A Whole Eight Years

Social Security’s disability trust fund will be bankrupt in three years, and all those folks currently on disability will see their payments slashed.  Those coming onto disability will see far smaller payments than they were expecting.  Whether or not there should be a disability program, if so at what level of payment, or who should fund it are separate issues.  Let’s talk about what we have, and how we got here.

With the Panic of 2008, unemployment spiked, reaching above 10%.  President Barack Obama’s economic policies have slowed our recovery to the point of not recovering at all.  Even the current unemployment rate of 7.8% both is as high as it was when he took office and misleading in itself since it’s based on a far smaller work force than when he took office.

On top of this unemployment rate, whose primary effects here are to reduce the tax monies going into the disability fund and to increase the number of people going onto disability—anything to get enough money for an unemployed person, or someone who’s given up trying to find work, to put food on his family’s table or to pay the rent/mortgage—we have the following.

Obama is actively making it easier to apply for disability with no parallel move to make funds available to make the payments.  Indeed, Obama has steadfastly refused to allow any of our entitlement programs to be fixed, or revamped, or changed in any way so as to enable them to survive (again, whether they should as Federal programs is a separate discussion).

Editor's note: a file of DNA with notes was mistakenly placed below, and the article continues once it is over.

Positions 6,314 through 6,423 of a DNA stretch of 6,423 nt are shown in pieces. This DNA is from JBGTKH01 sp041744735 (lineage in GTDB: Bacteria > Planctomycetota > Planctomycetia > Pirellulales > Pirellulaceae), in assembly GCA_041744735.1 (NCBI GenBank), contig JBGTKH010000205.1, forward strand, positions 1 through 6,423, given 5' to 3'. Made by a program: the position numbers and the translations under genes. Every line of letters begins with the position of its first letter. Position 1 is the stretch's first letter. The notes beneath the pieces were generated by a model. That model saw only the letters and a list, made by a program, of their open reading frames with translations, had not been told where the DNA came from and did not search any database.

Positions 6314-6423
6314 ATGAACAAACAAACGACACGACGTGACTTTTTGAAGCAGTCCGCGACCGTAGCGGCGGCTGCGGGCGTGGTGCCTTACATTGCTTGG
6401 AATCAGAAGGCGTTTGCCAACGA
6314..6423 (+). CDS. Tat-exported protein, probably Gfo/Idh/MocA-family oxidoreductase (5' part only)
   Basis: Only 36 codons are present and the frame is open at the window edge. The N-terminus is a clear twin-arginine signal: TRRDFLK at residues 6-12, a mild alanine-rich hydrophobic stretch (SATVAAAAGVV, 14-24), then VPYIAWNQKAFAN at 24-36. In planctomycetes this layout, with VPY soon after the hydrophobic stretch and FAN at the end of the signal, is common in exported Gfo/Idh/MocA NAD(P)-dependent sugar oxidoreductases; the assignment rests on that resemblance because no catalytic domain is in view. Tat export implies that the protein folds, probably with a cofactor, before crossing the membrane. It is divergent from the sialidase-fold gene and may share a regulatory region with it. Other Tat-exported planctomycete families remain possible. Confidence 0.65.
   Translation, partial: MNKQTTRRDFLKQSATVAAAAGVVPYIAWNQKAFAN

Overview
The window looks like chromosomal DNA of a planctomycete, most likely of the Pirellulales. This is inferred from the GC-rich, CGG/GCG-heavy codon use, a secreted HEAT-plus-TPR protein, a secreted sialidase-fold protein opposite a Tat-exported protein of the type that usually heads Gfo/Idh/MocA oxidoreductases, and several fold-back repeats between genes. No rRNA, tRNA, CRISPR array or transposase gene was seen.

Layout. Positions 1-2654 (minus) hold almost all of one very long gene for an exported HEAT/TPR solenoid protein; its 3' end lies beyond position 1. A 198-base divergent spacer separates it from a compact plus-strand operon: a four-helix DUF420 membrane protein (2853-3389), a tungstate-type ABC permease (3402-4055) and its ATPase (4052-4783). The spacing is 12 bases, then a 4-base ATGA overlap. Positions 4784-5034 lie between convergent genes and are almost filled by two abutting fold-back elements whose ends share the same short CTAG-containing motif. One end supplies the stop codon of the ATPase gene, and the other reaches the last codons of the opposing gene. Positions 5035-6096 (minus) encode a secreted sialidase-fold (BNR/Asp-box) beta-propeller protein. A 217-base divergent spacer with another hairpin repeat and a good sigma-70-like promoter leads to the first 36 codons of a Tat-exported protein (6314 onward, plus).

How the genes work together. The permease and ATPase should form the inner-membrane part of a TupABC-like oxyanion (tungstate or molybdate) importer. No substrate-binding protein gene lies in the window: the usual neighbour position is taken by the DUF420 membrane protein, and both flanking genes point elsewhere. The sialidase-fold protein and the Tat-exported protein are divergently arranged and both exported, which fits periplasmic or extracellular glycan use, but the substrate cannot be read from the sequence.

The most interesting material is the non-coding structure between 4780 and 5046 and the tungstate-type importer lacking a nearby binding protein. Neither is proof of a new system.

His Lieutenant in the Senate, Chuck Schumer (D, NY), insists that Social Security, Medicare, and Medicaid are off the table in any debt, deficit, or budget discussion.  Obama said in his inaugural address last week that

the commitments we make to each other—through Medicare, and Medicaid, and Social Security—these things do not sap our initiative; they strengthen us.

Leaving aside the vapid ignorance of this remark, the statement demonstrates his refusal to touch them in any way.

And we have this nonsense from a tired old man, Senate Majority Leader Harry Reid (D, NV), about entitlements generally, using Medicare as his example:

…savings from cutting wasteful spending and fraud will extend the solvency of the Medicare trust fund by an additional eight years….

Let’s ignore the fact that Reid cannot name a single instance of actual wasteful spending or of fraud—or explain why those have not already been rooted out, if he knew of them—Medicare’s (for instance) lifetime could be extended for a whole eight years, he says, like he’s proud of that fact.

Then what?

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